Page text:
Location: Outside U.S.
Why are some metals non-reactive?
Unfortunately, this is a very big question. When we say any substance
in non-reactive, we always have to follow with, "Under what conditions?"
Sodium, considered a reactive metal (we know that it readily reacts
with moisture in the air), can be made relatively inert by immersing
it in oil. For as long as the sodium is under oil (not in contact with
water and there is a coating of sodium hydroxide around most of the
metal), the metal is relatively stable.
In general, we consider any substance non-reactive if it takes quite
a bit of energy to get it to react with most substances. A non-reactive
substance then must have very low internal energy, is stable, and needs
to be activated (its internal energy increased) before it can start
Greg (Roberto Gregorius)
You have to be careful about how you define "non-reactive". There are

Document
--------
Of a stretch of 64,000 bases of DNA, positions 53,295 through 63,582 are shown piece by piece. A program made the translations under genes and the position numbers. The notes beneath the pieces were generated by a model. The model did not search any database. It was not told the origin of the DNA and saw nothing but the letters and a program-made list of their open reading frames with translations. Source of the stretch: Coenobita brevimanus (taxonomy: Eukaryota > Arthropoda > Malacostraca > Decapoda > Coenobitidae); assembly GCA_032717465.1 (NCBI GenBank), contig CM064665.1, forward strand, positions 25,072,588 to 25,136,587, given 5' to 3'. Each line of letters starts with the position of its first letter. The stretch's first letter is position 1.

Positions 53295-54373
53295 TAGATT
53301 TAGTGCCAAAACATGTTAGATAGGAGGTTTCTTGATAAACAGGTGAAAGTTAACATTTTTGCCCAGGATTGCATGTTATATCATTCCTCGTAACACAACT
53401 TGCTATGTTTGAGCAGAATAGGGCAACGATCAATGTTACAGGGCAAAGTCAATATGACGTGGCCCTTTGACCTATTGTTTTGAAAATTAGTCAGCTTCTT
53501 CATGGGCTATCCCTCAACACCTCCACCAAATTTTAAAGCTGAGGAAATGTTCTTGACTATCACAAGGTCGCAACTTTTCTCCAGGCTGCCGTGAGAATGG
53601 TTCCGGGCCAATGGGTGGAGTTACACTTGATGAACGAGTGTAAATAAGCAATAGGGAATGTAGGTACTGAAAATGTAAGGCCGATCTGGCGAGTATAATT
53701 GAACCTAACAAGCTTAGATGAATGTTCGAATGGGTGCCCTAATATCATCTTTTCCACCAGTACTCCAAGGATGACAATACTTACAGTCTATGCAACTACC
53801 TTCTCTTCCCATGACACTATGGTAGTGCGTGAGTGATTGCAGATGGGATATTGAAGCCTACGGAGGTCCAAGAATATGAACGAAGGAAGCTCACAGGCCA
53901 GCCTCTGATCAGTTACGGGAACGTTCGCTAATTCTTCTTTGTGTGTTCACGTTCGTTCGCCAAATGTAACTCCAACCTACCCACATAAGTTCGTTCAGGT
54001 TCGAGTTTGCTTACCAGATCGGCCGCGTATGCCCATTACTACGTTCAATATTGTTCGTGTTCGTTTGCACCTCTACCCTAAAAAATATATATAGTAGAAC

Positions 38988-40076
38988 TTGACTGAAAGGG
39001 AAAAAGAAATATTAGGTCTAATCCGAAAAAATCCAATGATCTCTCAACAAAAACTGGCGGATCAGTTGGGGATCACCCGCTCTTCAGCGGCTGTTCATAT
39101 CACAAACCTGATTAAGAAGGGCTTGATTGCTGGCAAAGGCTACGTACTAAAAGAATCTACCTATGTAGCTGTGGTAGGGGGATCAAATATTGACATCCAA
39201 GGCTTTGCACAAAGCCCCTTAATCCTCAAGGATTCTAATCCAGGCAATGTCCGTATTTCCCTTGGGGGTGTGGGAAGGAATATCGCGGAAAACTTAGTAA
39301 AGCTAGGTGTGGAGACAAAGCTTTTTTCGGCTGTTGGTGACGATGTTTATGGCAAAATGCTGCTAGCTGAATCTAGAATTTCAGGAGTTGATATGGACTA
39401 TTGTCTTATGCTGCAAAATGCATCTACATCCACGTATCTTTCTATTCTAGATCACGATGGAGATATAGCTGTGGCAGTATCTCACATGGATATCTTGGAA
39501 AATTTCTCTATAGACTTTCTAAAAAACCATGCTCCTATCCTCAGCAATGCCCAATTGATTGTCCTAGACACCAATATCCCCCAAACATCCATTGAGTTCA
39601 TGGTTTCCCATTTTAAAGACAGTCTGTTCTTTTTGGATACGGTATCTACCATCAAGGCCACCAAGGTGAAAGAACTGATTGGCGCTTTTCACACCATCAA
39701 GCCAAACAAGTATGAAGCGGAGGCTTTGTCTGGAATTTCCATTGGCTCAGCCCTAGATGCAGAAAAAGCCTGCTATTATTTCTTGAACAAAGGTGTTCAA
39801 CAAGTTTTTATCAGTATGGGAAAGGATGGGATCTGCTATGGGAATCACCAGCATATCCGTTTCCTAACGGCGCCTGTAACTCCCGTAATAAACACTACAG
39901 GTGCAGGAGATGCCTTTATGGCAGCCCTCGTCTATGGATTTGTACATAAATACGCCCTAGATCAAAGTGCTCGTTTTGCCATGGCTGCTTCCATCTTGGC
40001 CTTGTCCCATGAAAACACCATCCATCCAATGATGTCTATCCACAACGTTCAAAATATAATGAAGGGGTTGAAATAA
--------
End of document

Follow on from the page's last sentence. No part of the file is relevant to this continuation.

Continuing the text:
several variables: "Non-reactive" with what, and under what conditions?
Copper metal, in the presence of dry air is fairly non-reactive. But
in the presence of water and acids or bases reacts pretty quickly.
Similarly, silver in dry air is inert, but add a little hydrogen
sulfide, and it will tarnish (react) quickly.
Aluminum metal at neutral pH ~ 7 is inert, but at pH>~9 or less than
< ~5 reacts with water very quickly.
"NON-REACTIVE" is a relative term. The co-reactants and conditions have to
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Update: June 2012